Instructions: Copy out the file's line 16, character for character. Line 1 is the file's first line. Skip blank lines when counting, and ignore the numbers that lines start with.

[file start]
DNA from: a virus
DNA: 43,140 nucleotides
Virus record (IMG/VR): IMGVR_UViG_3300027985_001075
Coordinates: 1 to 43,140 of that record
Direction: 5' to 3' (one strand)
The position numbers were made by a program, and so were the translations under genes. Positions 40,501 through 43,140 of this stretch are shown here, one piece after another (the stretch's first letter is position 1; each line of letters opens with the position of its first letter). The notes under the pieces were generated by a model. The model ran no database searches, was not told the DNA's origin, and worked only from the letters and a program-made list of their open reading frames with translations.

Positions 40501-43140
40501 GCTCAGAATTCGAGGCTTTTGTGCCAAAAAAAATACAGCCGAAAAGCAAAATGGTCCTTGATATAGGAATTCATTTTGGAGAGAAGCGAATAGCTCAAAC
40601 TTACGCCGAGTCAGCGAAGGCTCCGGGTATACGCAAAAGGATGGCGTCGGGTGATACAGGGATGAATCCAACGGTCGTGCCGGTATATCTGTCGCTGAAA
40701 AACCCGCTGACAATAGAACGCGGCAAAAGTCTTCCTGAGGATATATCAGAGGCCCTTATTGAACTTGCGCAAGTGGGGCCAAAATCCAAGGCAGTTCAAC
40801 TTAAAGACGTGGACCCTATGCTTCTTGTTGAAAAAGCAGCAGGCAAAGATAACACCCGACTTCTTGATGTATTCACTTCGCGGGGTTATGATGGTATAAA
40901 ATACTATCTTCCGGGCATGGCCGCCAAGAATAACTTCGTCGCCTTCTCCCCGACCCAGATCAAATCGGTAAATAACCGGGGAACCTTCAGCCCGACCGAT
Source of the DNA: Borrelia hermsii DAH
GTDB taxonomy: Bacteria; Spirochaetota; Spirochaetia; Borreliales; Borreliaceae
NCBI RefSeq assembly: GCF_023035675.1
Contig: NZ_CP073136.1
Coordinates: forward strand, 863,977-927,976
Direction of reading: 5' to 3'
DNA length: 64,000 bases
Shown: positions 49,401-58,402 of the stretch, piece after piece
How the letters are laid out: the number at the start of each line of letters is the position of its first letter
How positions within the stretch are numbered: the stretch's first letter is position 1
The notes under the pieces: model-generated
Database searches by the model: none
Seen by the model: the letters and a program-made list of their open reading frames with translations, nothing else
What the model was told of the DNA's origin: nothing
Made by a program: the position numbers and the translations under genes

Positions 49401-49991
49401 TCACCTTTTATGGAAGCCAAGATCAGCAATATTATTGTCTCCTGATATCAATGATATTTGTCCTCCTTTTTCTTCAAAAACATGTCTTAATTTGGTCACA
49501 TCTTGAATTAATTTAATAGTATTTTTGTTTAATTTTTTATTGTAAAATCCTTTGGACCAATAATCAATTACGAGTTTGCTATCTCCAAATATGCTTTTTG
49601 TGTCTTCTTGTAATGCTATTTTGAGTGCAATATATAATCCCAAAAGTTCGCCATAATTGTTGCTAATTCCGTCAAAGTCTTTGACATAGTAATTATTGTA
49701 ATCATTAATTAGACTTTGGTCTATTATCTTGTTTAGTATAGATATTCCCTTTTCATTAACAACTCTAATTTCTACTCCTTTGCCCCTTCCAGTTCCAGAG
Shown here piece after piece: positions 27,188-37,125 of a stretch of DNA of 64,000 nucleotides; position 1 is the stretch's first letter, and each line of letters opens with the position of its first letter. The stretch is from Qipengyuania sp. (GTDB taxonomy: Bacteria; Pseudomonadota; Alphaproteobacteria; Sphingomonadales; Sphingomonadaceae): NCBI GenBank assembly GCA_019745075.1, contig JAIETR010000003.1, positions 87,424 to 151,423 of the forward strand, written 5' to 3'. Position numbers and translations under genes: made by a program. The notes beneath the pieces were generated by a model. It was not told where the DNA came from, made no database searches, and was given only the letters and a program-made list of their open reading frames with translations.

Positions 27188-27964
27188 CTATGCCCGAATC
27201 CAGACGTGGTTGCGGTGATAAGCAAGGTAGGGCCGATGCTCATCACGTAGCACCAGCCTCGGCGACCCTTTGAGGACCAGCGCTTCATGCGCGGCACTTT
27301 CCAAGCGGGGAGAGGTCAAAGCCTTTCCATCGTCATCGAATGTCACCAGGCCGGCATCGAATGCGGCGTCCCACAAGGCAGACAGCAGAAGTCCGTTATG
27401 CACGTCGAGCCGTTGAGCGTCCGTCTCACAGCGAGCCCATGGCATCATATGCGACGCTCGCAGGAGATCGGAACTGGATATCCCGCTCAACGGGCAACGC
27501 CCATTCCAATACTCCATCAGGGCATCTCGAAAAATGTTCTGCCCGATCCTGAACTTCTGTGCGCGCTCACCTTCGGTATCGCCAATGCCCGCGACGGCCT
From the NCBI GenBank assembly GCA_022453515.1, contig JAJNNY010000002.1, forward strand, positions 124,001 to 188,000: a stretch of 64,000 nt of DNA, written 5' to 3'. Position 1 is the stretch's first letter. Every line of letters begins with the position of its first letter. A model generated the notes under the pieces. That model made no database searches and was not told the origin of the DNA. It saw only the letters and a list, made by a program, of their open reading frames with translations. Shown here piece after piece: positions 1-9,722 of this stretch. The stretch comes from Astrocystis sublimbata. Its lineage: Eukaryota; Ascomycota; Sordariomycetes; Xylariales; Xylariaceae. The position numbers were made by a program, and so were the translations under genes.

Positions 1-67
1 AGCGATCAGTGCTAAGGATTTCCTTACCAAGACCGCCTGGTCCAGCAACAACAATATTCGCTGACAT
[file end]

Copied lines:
Contig: NZ_CP073136.1